Oscar Predictions: Part 2 – Songs, Styles, and Sets!

Oscar Predictions: Part 2 – Songs, Styles, and Sets!

This week’s set of predictions rounds up the lower tier categories and begins the accent to the major ones. As stated last week, The People’s Critic has decided to unveil predictions on all 24 major categories over a four week period leading up the big day on February 24th. This week’s predictions will focus on the six categories that make up the atmosphere of a film: Original Song, Original Score, Costume Design, Production Design, Makeup, and Film Editing. Readers are invited to continue to weigh in with their own opinions by submitting to the public polls following each category’s predictions.

7. Best Original Song:

Nominated songs are “Before My Time” from Chasing Ice, “Everybody Needs a Best Friend” from Ted, “Pi’s Lullaby” from Life of Pi, “Skyfall” from Skyfall, and “Suddenly” from Les Misérables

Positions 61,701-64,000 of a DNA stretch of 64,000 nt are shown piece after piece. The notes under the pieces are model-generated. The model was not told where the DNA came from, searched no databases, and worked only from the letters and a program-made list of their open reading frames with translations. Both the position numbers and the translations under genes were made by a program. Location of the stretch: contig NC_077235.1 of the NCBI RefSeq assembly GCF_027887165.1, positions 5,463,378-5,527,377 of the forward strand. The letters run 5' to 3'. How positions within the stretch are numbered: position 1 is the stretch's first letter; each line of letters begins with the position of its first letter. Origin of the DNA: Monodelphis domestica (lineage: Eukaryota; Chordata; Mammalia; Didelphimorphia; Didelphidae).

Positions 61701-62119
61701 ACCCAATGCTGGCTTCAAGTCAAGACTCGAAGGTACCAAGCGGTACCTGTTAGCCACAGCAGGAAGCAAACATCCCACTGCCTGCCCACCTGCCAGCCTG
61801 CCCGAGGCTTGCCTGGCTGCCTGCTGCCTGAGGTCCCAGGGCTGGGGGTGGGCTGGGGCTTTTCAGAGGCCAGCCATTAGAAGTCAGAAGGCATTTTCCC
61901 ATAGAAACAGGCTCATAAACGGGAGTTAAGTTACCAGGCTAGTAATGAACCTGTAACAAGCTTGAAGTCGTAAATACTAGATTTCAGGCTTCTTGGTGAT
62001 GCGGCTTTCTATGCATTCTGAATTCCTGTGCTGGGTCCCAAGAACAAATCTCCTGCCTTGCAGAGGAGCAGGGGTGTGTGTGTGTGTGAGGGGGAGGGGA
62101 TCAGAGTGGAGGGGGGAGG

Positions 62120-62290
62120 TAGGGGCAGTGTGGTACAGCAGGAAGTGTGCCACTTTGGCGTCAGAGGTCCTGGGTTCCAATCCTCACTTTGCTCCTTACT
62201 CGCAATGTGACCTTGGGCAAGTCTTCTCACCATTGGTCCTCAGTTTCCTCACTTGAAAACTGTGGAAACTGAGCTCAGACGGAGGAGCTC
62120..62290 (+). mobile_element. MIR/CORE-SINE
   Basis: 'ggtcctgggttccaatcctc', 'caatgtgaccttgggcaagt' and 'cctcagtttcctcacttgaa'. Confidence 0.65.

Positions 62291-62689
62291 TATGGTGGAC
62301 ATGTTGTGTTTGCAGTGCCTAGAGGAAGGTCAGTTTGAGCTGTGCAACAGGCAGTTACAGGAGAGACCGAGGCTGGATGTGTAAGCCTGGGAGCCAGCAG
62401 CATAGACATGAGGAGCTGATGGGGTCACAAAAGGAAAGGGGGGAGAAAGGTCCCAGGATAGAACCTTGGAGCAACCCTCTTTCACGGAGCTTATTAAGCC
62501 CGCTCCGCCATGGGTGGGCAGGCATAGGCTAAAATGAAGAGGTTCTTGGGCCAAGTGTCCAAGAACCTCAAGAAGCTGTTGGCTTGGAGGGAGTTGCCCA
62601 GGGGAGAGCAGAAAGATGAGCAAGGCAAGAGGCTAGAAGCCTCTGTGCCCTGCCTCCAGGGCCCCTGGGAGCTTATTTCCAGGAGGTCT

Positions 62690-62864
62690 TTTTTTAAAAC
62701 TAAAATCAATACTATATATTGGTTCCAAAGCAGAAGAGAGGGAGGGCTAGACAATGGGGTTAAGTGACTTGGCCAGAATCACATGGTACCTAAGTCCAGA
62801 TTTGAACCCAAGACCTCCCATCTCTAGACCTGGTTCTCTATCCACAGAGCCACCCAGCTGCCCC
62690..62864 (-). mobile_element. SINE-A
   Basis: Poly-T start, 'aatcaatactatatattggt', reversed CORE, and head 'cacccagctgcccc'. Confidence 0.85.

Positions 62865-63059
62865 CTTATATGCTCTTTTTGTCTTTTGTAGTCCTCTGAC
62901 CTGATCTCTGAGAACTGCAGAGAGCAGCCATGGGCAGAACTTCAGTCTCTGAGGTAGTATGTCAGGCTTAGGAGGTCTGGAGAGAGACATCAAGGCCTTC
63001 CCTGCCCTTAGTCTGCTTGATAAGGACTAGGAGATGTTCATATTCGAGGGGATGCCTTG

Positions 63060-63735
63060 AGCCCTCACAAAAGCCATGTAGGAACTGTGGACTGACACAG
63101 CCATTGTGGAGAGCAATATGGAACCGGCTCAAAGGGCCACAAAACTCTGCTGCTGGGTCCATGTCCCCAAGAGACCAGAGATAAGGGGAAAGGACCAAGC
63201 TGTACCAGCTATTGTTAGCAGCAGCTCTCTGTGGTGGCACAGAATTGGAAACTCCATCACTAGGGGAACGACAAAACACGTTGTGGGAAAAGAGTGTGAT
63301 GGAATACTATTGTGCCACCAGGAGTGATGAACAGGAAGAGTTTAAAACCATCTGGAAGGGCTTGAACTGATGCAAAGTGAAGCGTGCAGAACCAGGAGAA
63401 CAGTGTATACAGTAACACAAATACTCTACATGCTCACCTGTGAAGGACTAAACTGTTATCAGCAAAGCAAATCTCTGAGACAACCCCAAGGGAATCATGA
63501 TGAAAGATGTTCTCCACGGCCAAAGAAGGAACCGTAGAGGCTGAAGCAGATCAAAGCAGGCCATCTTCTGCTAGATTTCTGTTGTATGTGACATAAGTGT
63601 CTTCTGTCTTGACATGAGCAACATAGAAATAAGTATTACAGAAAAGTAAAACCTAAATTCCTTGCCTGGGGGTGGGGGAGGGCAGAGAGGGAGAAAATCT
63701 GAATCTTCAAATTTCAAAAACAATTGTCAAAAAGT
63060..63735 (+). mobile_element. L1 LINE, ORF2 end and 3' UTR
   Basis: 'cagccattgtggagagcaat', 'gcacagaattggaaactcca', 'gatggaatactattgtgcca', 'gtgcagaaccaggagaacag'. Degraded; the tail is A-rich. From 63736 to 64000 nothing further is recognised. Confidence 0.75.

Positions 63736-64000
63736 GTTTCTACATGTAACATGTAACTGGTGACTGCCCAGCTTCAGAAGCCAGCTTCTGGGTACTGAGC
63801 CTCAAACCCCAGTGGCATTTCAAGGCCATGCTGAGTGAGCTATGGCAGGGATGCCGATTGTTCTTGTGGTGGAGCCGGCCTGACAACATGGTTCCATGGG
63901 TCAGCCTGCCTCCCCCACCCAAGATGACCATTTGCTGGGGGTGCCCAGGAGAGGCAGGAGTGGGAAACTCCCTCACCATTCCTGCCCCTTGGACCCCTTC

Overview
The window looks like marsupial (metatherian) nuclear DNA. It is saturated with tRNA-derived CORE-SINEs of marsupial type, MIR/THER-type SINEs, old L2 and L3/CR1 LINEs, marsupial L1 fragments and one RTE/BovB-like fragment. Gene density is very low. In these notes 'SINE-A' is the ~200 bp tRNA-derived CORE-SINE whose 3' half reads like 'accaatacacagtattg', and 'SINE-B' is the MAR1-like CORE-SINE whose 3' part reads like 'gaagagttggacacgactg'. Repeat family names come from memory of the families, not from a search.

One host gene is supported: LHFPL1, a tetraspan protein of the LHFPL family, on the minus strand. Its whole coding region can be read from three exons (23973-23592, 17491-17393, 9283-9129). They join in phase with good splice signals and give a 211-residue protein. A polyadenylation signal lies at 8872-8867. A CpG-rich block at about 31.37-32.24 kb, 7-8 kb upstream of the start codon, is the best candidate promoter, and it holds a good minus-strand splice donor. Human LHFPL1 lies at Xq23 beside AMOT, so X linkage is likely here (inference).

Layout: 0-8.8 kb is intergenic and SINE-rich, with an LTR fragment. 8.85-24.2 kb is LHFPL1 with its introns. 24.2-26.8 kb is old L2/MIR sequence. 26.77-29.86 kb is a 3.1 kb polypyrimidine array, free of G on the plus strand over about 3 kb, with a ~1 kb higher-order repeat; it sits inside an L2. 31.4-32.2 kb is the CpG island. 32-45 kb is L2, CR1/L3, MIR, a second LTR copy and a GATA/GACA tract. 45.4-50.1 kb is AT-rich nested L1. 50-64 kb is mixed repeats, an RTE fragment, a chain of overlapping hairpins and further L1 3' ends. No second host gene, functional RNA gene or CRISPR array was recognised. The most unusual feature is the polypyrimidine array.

This is an interesting category in that its number of nominees varies from year to year. Current prerequisites for a nomination require that the song is originally written for a film and that the song is completely original and not partially sampled from another source (as was the case with 1995’s “Gangsta’s Paradise” from Dangerous Minds). This year there is a full set of five nominees, but that is only a formality since there is a clear and overwhelmingly obvious frontrunner, and it’s not the one that came from a musical. It is also definitely not the one that was a gift to the host of the Oscars, Seth Macfarlane. Songs from Bond movies have a storied and often kitschy past, but this year Adele’s “Skyfall” will raise that bar. The Peoples Critic Selection: “Skyfall”


8. Best Original Score:

Nominated Films are Anna Karenina, Argo, Life of Pi, Lincoln, Skyfall

John Williams (Lincoln) may have five Oscars, but he has been nominated 48 times suggesting that he is not an Academy favorite. Additionally, the five Oscars he has are for scores much more memorable and powerful than Lincoln’s. The film with the most substantial use of music is Life of Pi.The People’s Critic Selection: Life of Pi


9. Best Costume Design:

Nominated films are Anna Karenina, Les Misérables, Lincoln, Mirror Mirror, and Snow White and the Huntsman.